I'm not sure if my diet is in order. I eat white rice here and there, but not a lot. Of course, there's no junk and processed foods, except for things like peanut butter and occasional canned/microwaved/oven food. It's almost entirely whole foods.
If muscle is metabolically expensive, then wouldn't it follow that it would be the last thing your body will use to consume as a source of energy?
I think in order for running to help you out, you really need to do a lot. And this is why I think folks suggest diet instead. If you're running 20 miles a week, you should experience some fat loss. But can your body handle 20 miles a week? A lot of the bigger guys in the gym are not runners. And their knees can't handle the abuse. And 15 minutes of cardio is not gonna cut it without some diet changes.
This doesn't mean you can't start a running program. But don't expect fat loss if you can't do the volume.
Another option is to start a swimming program. Maybe do 5 hours a week. Just watch out for shoulder injuries.
I really think it comes down to quantity to offset your diet, but cutting the calories is easier.
I'm in a similar situation, and I was squatting twice a week with running/walking.
What I failed to consider was how long distance running and walking tightens up the hips something fierce, and squatting with stupendously tight hips has screwed my lower back. For the last week, I've been struggling to bend down, or lean forward etc.
So don't forget to stretch/do mobility work! And watch your calorie intake too
No, the other way around. Because its more costly to maintain, the body would prefer to dump it and divert those energy needs elsewhere. At least, that's what prevailing wisdom USED TO BE.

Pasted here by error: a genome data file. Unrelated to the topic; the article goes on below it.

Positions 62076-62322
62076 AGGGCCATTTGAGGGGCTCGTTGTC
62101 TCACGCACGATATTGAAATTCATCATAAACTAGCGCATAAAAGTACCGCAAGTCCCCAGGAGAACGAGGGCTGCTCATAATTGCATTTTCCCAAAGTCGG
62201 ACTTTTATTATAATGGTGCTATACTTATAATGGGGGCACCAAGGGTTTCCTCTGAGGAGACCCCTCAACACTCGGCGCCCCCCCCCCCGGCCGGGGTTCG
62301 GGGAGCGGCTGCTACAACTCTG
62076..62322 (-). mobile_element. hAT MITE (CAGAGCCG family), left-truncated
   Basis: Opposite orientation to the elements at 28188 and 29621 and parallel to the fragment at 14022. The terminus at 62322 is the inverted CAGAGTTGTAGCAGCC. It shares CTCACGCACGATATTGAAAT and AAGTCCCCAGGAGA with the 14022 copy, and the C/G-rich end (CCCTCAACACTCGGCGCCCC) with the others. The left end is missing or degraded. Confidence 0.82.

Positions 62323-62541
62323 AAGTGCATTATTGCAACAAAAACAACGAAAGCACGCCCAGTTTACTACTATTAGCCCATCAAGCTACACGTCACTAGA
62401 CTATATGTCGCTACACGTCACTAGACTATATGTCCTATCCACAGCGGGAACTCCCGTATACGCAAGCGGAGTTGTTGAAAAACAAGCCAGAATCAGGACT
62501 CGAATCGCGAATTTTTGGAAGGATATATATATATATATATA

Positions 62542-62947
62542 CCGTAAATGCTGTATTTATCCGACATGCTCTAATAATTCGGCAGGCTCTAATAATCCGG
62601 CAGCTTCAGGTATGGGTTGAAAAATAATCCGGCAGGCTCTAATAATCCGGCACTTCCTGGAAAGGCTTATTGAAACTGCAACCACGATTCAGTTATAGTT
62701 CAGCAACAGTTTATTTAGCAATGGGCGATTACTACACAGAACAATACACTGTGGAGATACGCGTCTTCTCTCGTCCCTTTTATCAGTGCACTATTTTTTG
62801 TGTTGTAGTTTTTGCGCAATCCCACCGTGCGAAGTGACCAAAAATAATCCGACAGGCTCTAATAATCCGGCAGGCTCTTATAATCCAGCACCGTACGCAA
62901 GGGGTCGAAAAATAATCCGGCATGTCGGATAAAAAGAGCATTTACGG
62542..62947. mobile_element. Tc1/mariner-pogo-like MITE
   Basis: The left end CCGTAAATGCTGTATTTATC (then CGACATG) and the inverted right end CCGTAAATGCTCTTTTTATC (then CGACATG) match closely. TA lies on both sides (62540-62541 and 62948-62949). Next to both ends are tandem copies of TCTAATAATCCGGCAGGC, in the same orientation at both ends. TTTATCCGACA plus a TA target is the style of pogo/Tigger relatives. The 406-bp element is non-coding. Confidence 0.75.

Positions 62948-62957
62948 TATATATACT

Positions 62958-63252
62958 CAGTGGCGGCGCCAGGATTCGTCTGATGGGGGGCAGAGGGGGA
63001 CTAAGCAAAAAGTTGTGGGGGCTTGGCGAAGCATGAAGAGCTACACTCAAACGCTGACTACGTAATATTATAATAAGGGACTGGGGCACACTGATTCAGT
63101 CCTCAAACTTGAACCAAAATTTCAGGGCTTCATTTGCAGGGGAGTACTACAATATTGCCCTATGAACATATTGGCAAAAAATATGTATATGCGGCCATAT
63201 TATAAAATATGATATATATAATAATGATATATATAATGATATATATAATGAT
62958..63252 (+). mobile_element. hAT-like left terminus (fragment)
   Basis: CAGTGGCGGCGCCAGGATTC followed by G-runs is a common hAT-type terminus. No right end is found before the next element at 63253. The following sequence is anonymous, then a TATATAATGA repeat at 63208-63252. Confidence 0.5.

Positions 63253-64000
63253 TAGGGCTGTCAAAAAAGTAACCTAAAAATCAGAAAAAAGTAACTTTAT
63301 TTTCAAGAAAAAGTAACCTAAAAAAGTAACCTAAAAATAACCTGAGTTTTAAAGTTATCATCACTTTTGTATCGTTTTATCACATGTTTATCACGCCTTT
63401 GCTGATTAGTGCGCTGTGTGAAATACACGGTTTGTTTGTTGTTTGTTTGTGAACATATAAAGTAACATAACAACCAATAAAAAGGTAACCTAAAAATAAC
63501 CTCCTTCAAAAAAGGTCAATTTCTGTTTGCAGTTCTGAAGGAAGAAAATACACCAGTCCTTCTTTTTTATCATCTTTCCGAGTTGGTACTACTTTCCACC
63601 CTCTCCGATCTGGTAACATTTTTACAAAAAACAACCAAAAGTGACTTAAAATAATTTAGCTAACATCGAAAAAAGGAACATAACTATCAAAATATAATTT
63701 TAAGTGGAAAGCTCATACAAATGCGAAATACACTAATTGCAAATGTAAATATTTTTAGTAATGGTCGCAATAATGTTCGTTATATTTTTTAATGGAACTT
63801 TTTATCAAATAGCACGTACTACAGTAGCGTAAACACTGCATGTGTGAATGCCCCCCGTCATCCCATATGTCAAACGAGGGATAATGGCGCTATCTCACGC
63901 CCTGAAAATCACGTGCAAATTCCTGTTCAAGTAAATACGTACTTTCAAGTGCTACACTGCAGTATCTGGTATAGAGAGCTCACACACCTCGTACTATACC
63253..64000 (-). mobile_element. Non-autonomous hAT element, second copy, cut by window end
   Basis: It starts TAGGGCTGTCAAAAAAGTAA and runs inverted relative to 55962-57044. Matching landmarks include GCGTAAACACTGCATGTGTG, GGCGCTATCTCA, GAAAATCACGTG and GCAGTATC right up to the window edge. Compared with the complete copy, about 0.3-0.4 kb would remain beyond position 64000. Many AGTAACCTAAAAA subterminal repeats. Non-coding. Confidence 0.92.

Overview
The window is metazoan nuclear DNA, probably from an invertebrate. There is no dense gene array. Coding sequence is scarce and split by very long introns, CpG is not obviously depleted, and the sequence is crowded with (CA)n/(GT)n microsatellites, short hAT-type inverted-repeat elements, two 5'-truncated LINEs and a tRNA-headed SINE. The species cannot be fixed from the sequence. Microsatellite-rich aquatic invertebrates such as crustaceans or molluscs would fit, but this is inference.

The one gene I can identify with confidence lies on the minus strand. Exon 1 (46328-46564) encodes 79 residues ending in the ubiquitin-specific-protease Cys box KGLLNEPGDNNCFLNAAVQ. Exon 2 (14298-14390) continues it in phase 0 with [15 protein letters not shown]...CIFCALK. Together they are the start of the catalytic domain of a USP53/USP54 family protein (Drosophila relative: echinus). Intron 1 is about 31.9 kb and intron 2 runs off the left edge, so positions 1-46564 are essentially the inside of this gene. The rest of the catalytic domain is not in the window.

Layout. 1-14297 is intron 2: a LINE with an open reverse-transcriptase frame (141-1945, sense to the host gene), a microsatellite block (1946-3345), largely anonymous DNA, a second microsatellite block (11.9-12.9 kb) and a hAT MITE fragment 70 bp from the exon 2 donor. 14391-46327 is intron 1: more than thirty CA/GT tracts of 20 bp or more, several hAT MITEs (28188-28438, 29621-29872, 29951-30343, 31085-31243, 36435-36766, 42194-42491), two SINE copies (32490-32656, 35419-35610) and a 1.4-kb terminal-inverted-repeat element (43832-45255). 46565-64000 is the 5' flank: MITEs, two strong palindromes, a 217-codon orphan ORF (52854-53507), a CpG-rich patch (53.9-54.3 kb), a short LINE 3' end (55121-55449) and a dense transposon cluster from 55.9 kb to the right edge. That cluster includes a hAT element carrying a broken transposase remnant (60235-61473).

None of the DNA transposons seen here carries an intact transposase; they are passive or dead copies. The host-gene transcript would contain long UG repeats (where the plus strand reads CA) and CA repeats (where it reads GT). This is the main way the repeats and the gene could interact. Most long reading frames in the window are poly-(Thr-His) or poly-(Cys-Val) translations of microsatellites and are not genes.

But now, we're finding that fears of muscle loss are likely overblown, and that kcal deficits & fasting need NOT result in the body preferentially burning muscle and retaining fat.
So who really knows what the "answer" is and how widely it varies person-to-person; what we do know is that heavy lifting forces the body to retain LBM during periods of kcal deficits. (ie. we know "what" works, and as far as results go, we don't really even need to know the "why")
Yeah, the posterior chain really tightens up with running. Before a week straight of running I've been feeling tightness in my hamstrings. To be fair I never stretched, and the one day I did I felt nothing during the run plus the day after.
Well, I went with the logic that if the body works hard to build muscle, then it makes sense that it wouldn't let its hard work go to waste so easily.
i'm lost.. you been lifting 3 times a week for a few years and you're bulky and fat?
that tells me you either dont lift hard enough, or follow a terrible diet.. MAYBE BOTH?? how do you get fat training with weights 3 times a week. you should be built pretty good by now if you been doing hard weight training. thats 300 hard workouts in 2 years..
running is ROUGHLY 100 calories a mile you're burning, going fast or slow..
Not a few years, a couple. I was doing basic barbell lifting. Squats, deads, overhead and bench presses, mixed in with horizontal and vertical pulling. That was basically it. I was fat to begin with and ended up putting on some muscle while retaining the fat. My body loves to store fat religiously (endomorph somatotype).
I lifted quite hard, actually, and took it very seriously. Going to the gym became like a religion to me. I stalled several times on a few lifts, and blew out my CNS for an entire two weeks at one point after some heavy squatting (it was heavy for me at the time, but probably is a warmup for some other people).